This happened yesterday on Facebook, and I found it so amazing and wonderful and healthy and uncomfortable and challenging that I just had to share it with all of you. I hope you will join the conversation. I need you—we all need each other’s grace and truth.

From an old and dear friend (we’ll call her Virginia since I love Virginia Woolf and my friend wishes to remain anonymous):

Gwen,

I was excited to read your blog because you always have such great insight to offer, but I was a little sad about some of the negative comments. While I don’t agree with all that Mike Huckabee or James Dobson says, I do believe that they have the best of intentions, love the Lord, and are trying to make a positive difference in the world. I thought your assessment of both of them was kind of harsh and demeaning. What about grace for both of them? Perhaps disagreeing about the specific issue or action they have done, and not a derisive summation of the person. It just seems that in every arena, such critical language is used to disgrace those we disagree with. I feel this does more to incite the “up in arms” mentality of those who already share our views than to lovingly open dialogue about differences and point to the real truth. At any rate, I love and respect you always and forever.

Respectfully yours, Virginia

My reply:

My dearest Virginia,

Thanks for taking the time to write this. You have given me a migraine but probably one I needed to have. I wish we could sit and talk about this–and everything else–over coffee. I miss you. I can hear your loving, graceful, wise voice through your writing. It makes me feel warm and happy because I love you and I know you love me and we both love Jesus. I am hesitant to try to explain because I don’t want to defend myself; I know I don’t have to. First let me say you may be right and I’m going to think and pray about it because what you think matters to me. A lot. I agree with you totally about critical language being used to divide people and that being wrong. I don’t want to do that. I honestly thought I wasn’t doing that with either guy. I was trying to reference two cultural icons and be critical like critical thinking, not critical like I hate you for thinking differently than I do. It resonated with a lot of people but offended you and I’m sure others who haven’t told me so.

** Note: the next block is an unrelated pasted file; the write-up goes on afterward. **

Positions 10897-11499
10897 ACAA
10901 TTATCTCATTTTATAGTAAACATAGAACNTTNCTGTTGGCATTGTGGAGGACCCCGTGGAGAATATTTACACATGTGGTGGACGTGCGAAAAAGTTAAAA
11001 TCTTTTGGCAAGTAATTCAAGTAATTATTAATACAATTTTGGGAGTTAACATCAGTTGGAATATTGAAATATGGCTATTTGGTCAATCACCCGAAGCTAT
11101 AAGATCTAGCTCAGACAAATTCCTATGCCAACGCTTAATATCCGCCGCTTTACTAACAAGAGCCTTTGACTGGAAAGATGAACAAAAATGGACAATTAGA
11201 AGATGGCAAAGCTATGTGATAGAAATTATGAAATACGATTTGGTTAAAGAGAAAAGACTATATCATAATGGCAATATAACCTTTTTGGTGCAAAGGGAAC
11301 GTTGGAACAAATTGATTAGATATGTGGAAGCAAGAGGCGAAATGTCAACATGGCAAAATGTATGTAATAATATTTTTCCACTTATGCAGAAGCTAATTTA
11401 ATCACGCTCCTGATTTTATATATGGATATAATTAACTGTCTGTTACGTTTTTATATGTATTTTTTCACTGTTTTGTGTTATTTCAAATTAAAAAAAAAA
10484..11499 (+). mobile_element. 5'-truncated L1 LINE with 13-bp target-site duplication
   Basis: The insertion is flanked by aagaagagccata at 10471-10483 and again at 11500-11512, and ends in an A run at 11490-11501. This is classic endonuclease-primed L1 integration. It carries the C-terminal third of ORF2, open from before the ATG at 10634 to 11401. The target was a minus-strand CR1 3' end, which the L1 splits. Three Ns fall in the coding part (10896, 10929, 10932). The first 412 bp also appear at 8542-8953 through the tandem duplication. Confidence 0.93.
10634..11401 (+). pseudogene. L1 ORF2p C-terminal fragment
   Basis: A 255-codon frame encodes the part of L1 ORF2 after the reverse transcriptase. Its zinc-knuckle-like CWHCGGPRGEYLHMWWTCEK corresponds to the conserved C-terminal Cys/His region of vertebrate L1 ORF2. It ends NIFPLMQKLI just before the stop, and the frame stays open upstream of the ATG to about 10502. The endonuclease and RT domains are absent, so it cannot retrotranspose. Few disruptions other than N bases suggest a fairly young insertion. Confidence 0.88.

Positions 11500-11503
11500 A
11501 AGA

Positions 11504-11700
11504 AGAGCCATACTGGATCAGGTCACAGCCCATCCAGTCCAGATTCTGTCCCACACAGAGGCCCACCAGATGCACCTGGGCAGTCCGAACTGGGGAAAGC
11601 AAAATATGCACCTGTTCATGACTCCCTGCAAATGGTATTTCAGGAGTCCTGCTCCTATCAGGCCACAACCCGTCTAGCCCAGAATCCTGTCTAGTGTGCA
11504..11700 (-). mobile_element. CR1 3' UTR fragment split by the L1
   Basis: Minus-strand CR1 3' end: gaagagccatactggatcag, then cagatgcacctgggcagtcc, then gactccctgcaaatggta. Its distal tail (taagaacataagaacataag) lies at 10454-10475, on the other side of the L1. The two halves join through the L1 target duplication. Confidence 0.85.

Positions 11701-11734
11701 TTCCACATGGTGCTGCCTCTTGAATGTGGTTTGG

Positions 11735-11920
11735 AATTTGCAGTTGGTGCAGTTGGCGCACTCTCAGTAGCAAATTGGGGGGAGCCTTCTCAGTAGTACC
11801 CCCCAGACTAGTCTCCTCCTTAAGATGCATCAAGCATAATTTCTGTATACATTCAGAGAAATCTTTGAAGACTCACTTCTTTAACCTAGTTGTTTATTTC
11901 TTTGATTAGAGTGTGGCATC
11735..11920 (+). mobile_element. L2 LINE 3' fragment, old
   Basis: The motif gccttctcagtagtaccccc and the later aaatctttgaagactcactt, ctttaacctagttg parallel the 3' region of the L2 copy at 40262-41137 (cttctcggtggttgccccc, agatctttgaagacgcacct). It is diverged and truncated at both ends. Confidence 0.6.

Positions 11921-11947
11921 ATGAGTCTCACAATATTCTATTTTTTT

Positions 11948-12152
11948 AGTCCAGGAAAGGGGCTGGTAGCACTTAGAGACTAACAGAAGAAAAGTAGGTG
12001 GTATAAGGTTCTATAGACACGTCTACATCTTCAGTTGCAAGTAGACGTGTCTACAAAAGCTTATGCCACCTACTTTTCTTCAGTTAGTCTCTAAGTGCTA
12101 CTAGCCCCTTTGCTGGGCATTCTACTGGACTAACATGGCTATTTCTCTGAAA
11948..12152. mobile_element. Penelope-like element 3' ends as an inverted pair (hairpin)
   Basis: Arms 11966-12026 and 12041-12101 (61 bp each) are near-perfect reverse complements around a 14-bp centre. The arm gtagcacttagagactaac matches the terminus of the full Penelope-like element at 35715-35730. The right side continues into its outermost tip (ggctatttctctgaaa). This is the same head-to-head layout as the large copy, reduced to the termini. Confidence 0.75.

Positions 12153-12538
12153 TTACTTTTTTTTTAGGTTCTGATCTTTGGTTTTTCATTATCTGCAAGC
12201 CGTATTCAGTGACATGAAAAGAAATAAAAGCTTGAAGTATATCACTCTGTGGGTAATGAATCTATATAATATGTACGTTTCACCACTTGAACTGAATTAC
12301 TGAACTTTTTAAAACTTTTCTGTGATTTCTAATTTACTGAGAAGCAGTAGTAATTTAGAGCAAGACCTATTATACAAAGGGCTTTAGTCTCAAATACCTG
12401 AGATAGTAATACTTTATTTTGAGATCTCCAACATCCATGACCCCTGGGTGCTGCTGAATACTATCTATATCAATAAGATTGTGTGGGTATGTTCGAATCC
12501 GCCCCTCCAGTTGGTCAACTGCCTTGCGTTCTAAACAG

Something hard about this blog is that my biggest aim–and it took me a long time to define this–is just to be real. Not to write to please an audience. To walk the line between “I don’t have all of the answers” and yet “here is where I am right now in my process of becoming and I’m willing to invite people into it.” I’m going to be right about some things and wrong about some things. I may look back on these first entries one day and think what an idiot I was. Probably will. Most days I do find out what an idiot I was the day before. But again my aim is not really to be right, but to be real. Click To Tweet

It is freeing to me right now to say that Mike Huckabee is the antithesis of what it means to me to be a Christian. I wish more Christians would say it. Not to bash him, but to have a voice in a culture of people who think the stuff he stands for is what we’re all about, so they want no part of it. I don’t know whether he has the best of intentions because I don’t know his heart but I can give him the benefit of the doubt and say maybe he does, maybe he’s misguided. I can do that and I should. I don’t want to be cynical. I do want to be realistic. You’ve made me think about how to do that better, and I hope I can. It’s a challenge to be both honest and loving sometimes but that’s really what I want to be–both things–at all times. Like this message you wrote me. Like you just ARE. Maybe you could take over this blog?